Meditation - The Way of Silence

Daily Quiet Time

Each morning set aside a time a place to cultivate your inner life.  Create a simple format for your daily practice to plug into your deeper self, to disconnect from the fever of material life, and experience inner peace. 


Here are a few steps you can adopt. Adjust these as you find your own way to meditate, pray, and be still.


Sit down, slow down, and enter the quiet. Establish an undisturbed place in your home for your daily practice.  Refer to my “Guidelines for Establishing a Meditation Practice” for a few tips to help you get started. Once you sit down, try this breath exercise for a minute to still your mind.


Begin by exhaling very slowly, then inhale gently, then hold the breath momentarily, then breathe out again. Practice this with full attention and with eyes closed. .” [1]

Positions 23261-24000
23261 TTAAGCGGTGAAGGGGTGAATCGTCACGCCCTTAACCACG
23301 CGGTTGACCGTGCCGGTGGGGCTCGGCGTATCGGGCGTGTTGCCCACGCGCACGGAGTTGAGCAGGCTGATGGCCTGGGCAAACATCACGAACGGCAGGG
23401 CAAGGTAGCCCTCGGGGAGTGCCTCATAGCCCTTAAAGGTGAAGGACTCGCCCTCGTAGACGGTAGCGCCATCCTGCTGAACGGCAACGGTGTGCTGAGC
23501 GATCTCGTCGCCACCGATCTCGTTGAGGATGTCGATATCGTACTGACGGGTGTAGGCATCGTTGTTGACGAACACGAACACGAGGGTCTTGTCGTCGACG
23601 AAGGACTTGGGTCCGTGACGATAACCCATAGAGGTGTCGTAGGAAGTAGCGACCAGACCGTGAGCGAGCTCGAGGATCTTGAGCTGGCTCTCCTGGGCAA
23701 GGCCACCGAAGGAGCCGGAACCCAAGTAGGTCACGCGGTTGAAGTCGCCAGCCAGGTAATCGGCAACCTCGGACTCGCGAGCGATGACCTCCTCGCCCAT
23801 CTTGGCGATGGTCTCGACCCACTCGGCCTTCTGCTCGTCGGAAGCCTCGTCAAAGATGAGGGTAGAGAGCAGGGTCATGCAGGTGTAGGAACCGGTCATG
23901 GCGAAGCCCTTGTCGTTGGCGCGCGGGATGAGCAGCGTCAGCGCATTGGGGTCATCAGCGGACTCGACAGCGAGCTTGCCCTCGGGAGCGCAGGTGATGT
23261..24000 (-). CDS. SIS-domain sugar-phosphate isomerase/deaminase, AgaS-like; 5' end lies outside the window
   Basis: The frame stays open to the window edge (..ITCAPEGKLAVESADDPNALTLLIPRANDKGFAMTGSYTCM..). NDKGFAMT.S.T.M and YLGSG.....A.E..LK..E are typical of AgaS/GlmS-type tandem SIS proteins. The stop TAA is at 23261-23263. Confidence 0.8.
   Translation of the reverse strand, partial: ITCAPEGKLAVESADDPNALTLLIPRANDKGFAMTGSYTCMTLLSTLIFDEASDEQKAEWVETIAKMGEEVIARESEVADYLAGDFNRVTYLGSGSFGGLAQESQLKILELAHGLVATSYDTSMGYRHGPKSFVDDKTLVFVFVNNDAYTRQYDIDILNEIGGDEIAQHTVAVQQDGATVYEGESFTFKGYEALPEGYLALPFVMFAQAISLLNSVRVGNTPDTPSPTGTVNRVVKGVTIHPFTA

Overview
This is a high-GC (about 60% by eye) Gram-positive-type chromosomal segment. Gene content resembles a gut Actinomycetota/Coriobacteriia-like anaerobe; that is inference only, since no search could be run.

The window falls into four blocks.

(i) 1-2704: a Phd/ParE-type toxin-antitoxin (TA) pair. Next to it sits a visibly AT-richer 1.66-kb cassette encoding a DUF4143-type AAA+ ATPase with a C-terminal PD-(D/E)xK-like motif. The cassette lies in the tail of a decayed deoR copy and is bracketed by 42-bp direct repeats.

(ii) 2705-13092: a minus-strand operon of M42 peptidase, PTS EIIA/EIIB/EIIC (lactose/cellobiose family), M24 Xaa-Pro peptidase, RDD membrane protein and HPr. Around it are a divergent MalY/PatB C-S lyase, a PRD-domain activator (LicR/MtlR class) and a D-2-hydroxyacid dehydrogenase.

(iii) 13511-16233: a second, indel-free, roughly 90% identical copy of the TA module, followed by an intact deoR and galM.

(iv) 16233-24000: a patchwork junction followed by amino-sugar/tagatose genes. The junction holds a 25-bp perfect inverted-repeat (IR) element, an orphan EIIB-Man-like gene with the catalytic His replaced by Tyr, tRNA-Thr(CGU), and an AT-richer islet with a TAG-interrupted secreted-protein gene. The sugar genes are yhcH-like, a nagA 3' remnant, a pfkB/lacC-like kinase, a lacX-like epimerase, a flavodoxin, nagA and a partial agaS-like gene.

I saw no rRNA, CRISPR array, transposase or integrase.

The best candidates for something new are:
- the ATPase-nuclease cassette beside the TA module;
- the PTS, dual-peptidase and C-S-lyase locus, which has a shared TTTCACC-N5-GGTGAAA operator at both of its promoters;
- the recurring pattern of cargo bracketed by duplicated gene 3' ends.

Pray briefly. Make an opening gesture (Namaste, sign of the cross—a physical gesture to begin your practice).  Say an opening prayer.  This can be a spontaneous prayer, or a favorite prayer of yours. This prayer helps to lift your attention to the higher mind.  Ask for guidance.


Slowly read a few lines of sacred scripture or inspirational poetry.  Ponder these words. What is spirit saying to you through these words? How does this apply to your life, today? Take a few minutes to meditate on the meaning and the message from spirit. Listen to the wee small voice within.


Write down your discovery.  Have a journal to record your reflections. This anchors and helps you to remember your insights.  If you have a challenging day, read your journal. It will remind you of your own wisdom and uplift you.


Closing Prayer.  Talk to God, or whatever or whomever you relate to in the inner world as your guide. Be thankful for having the time for daily quiet. Express gratitude for the insights and guidance you receive.  State any commitments to your inner or spiritual life that you will make based on your insights.  End with a closing gesture.



[1] Brunton, Paul.  The Secret Path. A Modern Technique for Self-Discovery (Grants Pass: The Ken Roberts Company,1996), 72-73.